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Bill would provide greater protections in judicial proceedings for human trafficking victims

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'This legislation will shield victims from unnecessarily reliving traumatic experiences, making it easier for them to come forward and help prosecutors secure convictions for their perpetrators'

Attorney General Ashley Moody

Attorney General Ashley Moody

Working with Attorney General Ashley Moody, two Republican lawmakers have filed legislation to expand protections for human trafficking victims in court proceedings.

SB 1208 by Sen. Danny Burgess, R-Zephyrhills, and HB 1037 by Rep. Taylor Yarkosky, R-Clermont, provide greater protections in judicial proceedings for minors or victims of certain crimes, including human trafficking. The measures provide that depositions of such individuals will not be allowed absent a showing of good cause.

“As Attorney General, I work every day to stop human trafficking in our state, and this session I am advocating for legislation that will further protect victims, as well as help our law enforcement partners bring traffickers to justice,” said AG Moody. “This legislation will shield victims from unnecessarily reliving traumatic experiences, making it easier for them to come forward and help prosecutors secure convictions for their perpetrators.”

Sen. Burgess, a lawyer, said he is proud to work with Moody to protect survivors and will continue to support the AG’s efforts to end human trafficking.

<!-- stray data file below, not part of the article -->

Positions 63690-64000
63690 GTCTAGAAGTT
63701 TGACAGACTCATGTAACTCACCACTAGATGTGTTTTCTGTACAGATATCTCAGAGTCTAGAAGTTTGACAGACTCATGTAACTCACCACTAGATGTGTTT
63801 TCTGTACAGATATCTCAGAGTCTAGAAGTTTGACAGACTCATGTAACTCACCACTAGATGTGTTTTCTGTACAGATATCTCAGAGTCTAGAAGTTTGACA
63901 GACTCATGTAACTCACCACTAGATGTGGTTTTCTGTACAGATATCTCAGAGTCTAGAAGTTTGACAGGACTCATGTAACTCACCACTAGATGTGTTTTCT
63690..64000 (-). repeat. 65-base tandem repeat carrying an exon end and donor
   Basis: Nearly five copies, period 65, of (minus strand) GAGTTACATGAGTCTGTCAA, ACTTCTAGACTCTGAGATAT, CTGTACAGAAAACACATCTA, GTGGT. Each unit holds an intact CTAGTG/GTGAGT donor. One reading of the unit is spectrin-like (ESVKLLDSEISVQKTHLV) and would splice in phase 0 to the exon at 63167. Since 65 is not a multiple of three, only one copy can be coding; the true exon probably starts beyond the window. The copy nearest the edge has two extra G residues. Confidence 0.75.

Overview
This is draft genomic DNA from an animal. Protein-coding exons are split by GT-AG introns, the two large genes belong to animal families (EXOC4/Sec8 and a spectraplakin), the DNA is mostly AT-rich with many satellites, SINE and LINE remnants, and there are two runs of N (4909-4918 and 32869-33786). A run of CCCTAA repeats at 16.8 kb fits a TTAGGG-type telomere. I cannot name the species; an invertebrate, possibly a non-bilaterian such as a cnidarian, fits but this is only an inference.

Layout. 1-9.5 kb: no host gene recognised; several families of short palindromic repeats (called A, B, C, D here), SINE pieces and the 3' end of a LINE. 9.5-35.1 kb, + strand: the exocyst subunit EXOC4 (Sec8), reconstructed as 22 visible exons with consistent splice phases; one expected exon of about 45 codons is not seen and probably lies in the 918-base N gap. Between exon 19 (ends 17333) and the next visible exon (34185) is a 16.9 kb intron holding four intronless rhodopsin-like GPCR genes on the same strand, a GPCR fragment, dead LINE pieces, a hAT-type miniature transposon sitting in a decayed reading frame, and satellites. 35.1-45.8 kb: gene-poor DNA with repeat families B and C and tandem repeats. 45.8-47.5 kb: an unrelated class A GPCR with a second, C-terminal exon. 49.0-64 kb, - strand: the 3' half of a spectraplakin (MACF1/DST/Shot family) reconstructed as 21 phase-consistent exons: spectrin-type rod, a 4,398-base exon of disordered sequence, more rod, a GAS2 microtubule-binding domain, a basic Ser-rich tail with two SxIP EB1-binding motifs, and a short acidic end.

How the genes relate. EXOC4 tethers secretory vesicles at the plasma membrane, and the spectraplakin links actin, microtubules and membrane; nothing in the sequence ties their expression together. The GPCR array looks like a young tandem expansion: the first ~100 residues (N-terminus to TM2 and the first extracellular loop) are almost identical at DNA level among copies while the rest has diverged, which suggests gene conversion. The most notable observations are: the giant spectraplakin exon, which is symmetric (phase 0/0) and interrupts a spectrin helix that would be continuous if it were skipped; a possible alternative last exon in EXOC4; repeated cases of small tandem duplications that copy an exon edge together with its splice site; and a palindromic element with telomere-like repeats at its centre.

Sen. Danny Burgess

Sen. Danny Burgess

“Trafficking victims have already gone through so much and they shouldn’t have to needlessly relive those events during court proceedings,” Burgess said.

The bills provide that in any criminal action where the defendant is charged with certain crimes, depositions are not allowed, without showing a good cause, of certain groups, including human trafficking victims, according to the AG’s Office. These victim/witness groups include anyone under the age of 18, anyone with intellectual disabilities or anyone who is a victim or witness. Offenses where this rule is applied include human trafficking, domestic violence, aggravated cyberstalking, custody offenses, human smuggling, lewd or lascivious offenses, child abuse, child neglect and traveling to meet a minor.

The bills require a written motion that a deposition is necessary to assist at trial to bypass the restrictions. The court may authorize the taking of a deposition if it is proven that the evidence sought is not reasonably available by any other means and the probative value of the testimony outweighs the potential harm to the person being deposed. The court would have to consider several factors when deciding whether to grant the deposition, including whether the victim or witness would suffer moderate psychological harm, and make specific written findings of fact for the basis of its ruling.

Rep. Taylor Yarkosky

Rep. Taylor Yarkosky

“Attorney General Moody leads the fight against human trafficking in Florida, and I’m excited to work with her to pass this vital legislation this session,” Rep. Yarkosky said. “I’m proud to introduce this measure in the Florida House, that protects victims of this heinous crime in court proceedings, where they wouldn’t have to provide traumatic testimony without good cause.”

To learn how to spot and report human trafficking, visit YouCanStopHT.com.

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